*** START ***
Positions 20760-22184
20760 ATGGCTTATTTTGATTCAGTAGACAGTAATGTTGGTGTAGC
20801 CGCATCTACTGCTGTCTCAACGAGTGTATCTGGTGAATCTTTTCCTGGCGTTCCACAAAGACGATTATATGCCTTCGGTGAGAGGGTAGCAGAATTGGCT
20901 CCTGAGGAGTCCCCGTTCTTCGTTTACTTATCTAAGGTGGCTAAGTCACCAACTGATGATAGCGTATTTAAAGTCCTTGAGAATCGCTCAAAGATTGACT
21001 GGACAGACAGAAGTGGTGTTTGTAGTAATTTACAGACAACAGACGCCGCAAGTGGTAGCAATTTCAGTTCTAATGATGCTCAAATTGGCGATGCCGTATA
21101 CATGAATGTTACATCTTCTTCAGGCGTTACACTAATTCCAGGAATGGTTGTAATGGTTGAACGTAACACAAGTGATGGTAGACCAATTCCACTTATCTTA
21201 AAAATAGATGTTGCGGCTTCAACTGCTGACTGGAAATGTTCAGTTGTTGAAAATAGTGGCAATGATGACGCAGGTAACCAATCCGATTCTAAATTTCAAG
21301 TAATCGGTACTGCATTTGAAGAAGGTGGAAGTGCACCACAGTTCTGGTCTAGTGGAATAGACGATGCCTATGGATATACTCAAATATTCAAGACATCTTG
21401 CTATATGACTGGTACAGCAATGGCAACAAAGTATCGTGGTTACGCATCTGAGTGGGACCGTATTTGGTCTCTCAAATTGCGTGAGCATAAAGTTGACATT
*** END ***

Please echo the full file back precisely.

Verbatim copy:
Positions 20760-22184
20760 ATGGCTTATTTTGATTCAGTAGACAGTAATGTTGGTGTAGC
20801 CGCATCTACTGCTGTCTCAACGAGTGTATCTGGTGAATCTTTTCCTGGCGTTCCACAAAGACGATTATATGCCTTCGGTGAGAGGGTAGCAGAATTGGCT
20901 CCTGAGGAGTCCCCGTTCTTCGTTTACTTATCTAAGGTGGCTAAGTCACCAACTGATGATAGCGTATTTAAAGTCCTTGAGAATCGCTCAAAGATTGACT
21001 GGACAGACAGAAGTGGTGTTTGTAGTAATTTACAGACAACAGACGCCGCAAGTGGTAGCAATTTCAGTTCTAATGATGCTCAAATTGGCGATGCCGTATA
21101 CATGAATGTTACATCTTCTTCAGGCGTTACACTAATTCCAGGAATGGTTGTAATGGTTGAACGTAACACAAGTGATGGTAGACCAATTCCACTTATCTTA
21201 AAAATAGATGTTGCGGCTTCAACTGCTGACTGGAAATGTTCAGTTGTTGAAAATAGTGGCAATGATGACGCAGGTAACCAATCCGATTCTAAATTTCAAG
21301 TAATCGGTACTGCATTTGAAGAAGGTGGAAGTGCACCACAGTTCTGGTCTAGTGGAATAGACGATGCCTATGGATATACTCAAATATTCAAGACATCTTG
21401 CTATATGACTGGTACAGCAATGGCAACAAAGTATCGTGGTTACGCATCTGAGTGGGACCGTATTTGGTCTCTCAAATTGCGTGAGCATAAAGTTGACATT